PA…meet PT: Advice for PA’s who need to find a personal trainer for the boss

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Here at Muddy Plimsolls, we’ve had a lot of experience working with PA’s, mostly in the financial sector. As co-founder of Muddy Plimsolls, my wife Fiona left her beloved PA position in the Gherkin to work with me so we’re well aware of the demands of the PA, EA and VA. I thought it might be useful for PAs who have been tasked with finding a trainer or working with their boss’ pre-existing trainer, to have a brief guide on what you might expect. We at MP specialise in mobile personal training (that is, trainers travelling to where the client is) so our advice comes from this sector.

Where to Find A Personal Trainer

Aside from business directories and an online search, the Register of Exercise Professionals (REPS) ( holds the largest database of fitness professionals in the UK (around 30,000). REPs is a government-backed charity for the self-regulation of standards of practise for members of the UK fitness industry – coaches, instructors and trainers.

In their own words: REPs provides assurance and confidence to the public and employers that all professionals on the Register are appropriately qualified and have the knowledge, competence and skills to perform their role effectively.

To be a member, a personal trainer must show they have attended a number of approved training courses every two years. Plus they must hold a valid Public Liability Insurance (PLI) certificate.

Most personal trainers will be members of REPS. It’s inexpensive and to be honest it’s the only game in town. If you want to be employed by any reputable gym or sports organisation/facility you’ll need to be a member. It’s also a good way to show that you are qualified to a certain level and committed to Continuing Professional Development (CPD)

Personal trainers have to be Level 3. Level 4 (the highest) is becoming more common but often refers to specialist areas such as cardiac rehabilitation.

Checking Fitness Qualifications

There are a bewildering number of companies who providing education to fitness professionals. Most are REPS-accredited (again, you can check on their website of a training provider’s name) and so conform to a certain quality level. The most well-known providers are:

  • American College of Sports Medicine (ACSM)
  • National Academy of Sports Medicine (NASM)
  • Global Premier
  • YMCAfit
  • Discovery Learning
  • Health and Fitness Education (HFE)
  • Fitness Industry Education (FIE)

Fitness Professionals and Insurance

Personal trainers should carry Public Liability Insurance (PLI) which will range from £2m-£5m. This covers their clients and equipment for accidents and for working on other people’s property. It also covers clients visiting the trainer in their own facility/studio.

Personal Training Client Contracts

Self-employed personal trainers or personal training companies ought to have their own client contract. A basic contract covers professional conduct, the trainer’s expectations of the client, billing, and cancellation and rescheduling policies (for both client and trainer).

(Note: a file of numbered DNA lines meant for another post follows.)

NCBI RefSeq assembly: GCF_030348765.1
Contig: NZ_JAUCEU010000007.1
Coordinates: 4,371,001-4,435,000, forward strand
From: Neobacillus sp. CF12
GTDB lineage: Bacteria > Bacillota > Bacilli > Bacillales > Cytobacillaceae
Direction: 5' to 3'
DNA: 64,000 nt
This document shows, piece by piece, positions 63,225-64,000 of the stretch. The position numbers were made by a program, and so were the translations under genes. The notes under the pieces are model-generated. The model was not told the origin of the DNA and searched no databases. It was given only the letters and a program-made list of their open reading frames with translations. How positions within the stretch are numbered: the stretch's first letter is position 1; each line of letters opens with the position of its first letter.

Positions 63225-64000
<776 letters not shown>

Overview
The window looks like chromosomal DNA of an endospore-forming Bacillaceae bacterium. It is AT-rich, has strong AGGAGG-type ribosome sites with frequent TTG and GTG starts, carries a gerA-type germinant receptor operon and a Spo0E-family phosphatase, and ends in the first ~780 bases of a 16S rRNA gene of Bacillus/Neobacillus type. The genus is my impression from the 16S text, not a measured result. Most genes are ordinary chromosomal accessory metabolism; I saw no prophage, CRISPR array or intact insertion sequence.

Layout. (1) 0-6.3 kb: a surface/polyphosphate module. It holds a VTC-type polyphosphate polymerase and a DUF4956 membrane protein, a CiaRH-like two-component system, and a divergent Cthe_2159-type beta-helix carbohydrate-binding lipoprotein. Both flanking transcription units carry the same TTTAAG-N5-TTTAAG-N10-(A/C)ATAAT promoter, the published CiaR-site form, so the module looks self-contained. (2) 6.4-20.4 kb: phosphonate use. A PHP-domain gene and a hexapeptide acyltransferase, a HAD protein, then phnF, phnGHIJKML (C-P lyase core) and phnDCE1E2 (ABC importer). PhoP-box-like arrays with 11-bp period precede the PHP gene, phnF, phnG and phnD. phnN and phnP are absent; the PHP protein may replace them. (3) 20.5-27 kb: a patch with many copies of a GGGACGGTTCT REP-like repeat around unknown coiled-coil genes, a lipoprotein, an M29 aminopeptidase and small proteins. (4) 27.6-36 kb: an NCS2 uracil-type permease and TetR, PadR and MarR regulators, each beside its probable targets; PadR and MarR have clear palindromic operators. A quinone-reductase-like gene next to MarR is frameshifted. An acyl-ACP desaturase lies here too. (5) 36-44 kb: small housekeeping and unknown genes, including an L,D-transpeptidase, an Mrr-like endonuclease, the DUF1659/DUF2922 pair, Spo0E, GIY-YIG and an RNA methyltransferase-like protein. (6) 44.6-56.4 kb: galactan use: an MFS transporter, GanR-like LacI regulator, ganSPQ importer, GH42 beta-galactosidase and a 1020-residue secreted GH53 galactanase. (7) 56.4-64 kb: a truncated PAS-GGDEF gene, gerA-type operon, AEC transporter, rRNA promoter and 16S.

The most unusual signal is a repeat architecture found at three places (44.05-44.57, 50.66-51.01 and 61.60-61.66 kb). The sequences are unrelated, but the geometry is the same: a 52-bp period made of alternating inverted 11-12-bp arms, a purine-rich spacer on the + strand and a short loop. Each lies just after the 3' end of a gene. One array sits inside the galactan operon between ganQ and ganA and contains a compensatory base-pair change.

If your PT candidate does not have a client contract, they should at least have terms and conditions that are publicly available. Ours are here. Failing this, you could at least ask the trainer to agree to REPS’ own code of conduct which you can find here.

The Physical Activity Readiness Questionnaire (PARQ)

This is a document that the client will have to complete and sign before beginning their first session. It’s essential for fitness professionals to have this document in place before training begins as it’s part of their insurance cover. Basically, it’s a reminder to clients that they should seek medical advice before starting a programme of physical activity. In addition it allows clients to tell the trainer abut any medical conditions/injuries and concerns the client has that may affect their training.

If you want to know what one looks like, our own online PARQ form also combines some further client questions to help us prepare for the client’s first session.

Scheduling with a Personal Trainer

We’re betting that booking personal training for the boss isn’t going to be high on a PA’s list of priorities. That’s why Muddy Plimsolls has always focussed on pre-scheduling workout sessions in advance. We ask our trainers to book all of their sessions for the next 4 weeks with the client’s PA in one go, within a single email if possible. That way, it’s done. A trainer shouldn’t be ending a workout session by pulling out their diary and asking the client directly “when are you free next week?”

Of course, changes can be made as the weeks progress, but it shouldn’t come from the trainer side. Once a client is in their diary, they shouldn’t be requesting changes from you, the PA.


The work life of a personal trainer is such that if they are busy it is often in the early mornings (seeing pre-work clients) and in the evenings (post-work clients). If they are lucky enough they’re also busy at lunchtimes. In between is the trainer’s admin time. However, a mobile trainer may not have access to a computer during the day. So much of their communication may have to be through the phone (either calls or texts). We encourage our trainers to use email on their smartphones because it leaves a clear paper trail for client, PA and trainer. Or to follow up in the evenings when they get to a computer. Now you know why you get emails from a trainer at 10 o’clock at night.


If you are a PA, EA or VA who requires more specific help in this area, I’d be happy to answer any questions if I can direct on

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